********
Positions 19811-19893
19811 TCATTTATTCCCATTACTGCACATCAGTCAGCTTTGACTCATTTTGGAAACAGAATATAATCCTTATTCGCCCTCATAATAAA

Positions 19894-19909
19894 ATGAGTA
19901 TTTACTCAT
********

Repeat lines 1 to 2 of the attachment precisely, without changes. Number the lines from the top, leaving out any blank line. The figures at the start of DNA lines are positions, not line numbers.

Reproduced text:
Positions 19811-19893
19811 TCATTTATTCCCATTACTGCACATCAGTCAGCTTTGACTCATTTTGGAAACAGAATATAATCCTTATTCGCCCTCATAATAAA